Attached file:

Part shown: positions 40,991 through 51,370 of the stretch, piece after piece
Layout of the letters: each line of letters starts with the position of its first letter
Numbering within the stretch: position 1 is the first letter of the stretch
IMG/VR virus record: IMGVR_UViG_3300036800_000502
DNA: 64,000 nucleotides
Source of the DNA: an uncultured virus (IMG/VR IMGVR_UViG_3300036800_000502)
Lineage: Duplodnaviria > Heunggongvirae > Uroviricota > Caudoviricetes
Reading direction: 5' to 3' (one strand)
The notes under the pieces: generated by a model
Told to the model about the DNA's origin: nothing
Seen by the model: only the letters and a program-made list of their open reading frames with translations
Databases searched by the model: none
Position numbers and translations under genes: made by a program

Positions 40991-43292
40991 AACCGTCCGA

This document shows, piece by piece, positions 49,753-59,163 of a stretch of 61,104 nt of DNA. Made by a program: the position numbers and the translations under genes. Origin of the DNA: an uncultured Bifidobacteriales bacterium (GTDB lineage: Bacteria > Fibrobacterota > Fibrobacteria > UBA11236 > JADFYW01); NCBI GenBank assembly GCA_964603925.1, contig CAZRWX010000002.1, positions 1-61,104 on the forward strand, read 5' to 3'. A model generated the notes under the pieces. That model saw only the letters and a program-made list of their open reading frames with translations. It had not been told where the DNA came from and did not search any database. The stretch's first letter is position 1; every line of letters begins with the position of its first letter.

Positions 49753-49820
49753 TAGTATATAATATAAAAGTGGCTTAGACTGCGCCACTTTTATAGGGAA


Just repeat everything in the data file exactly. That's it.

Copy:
Part shown: positions 40,991 through 51,370 of the stretch, piece after piece
Layout of the letters: each line of letters starts with the position of its first letter
Numbering within the stretch: position 1 is the first letter of the stretch
IMG/VR virus record: IMGVR_UViG_3300036800_000502
DNA: 64,000 nucleotides
Source of the DNA: an uncultured virus (IMG/VR IMGVR_UViG_3300036800_000502)
Lineage: Duplodnaviria > Heunggongvirae > Uroviricota > Caudoviricetes
Reading direction: 5' to 3' (one strand)
The notes under the pieces: generated by a model
Told to the model about the DNA's origin: nothing
Seen by the model: only the letters and a program-made list of their open reading frames with translations
Databases searched by the model: none
Position numbers and translations under genes: made by a program

Positions 40991-43292
40991 AACCGTCCGA

This document shows, piece by piece, positions 49,753-59,163 of a stretch of 61,104 nt of DNA. Made by a program: the position numbers and the translations under genes. Origin of the DNA: an uncultured Bifidobacteriales bacterium (GTDB lineage: Bacteria > Fibrobacterota > Fibrobacteria > UBA11236 > JADFYW01); NCBI GenBank assembly GCA_964603925.1, contig CAZRWX010000002.1, positions 1-61,104 on the forward strand, read 5' to 3'. A model generated the notes under the pieces. That model saw only the letters and a program-made list of their open reading frames with translations. It had not been told where the DNA came from and did not search any database. The stretch's first letter is position 1; every line of letters begins with the position of its first letter.

Positions 49753-49820
49753 TAGTATATAATATAAAAGTGGCTTAGACTGCGCCACTTTTATAGGGAA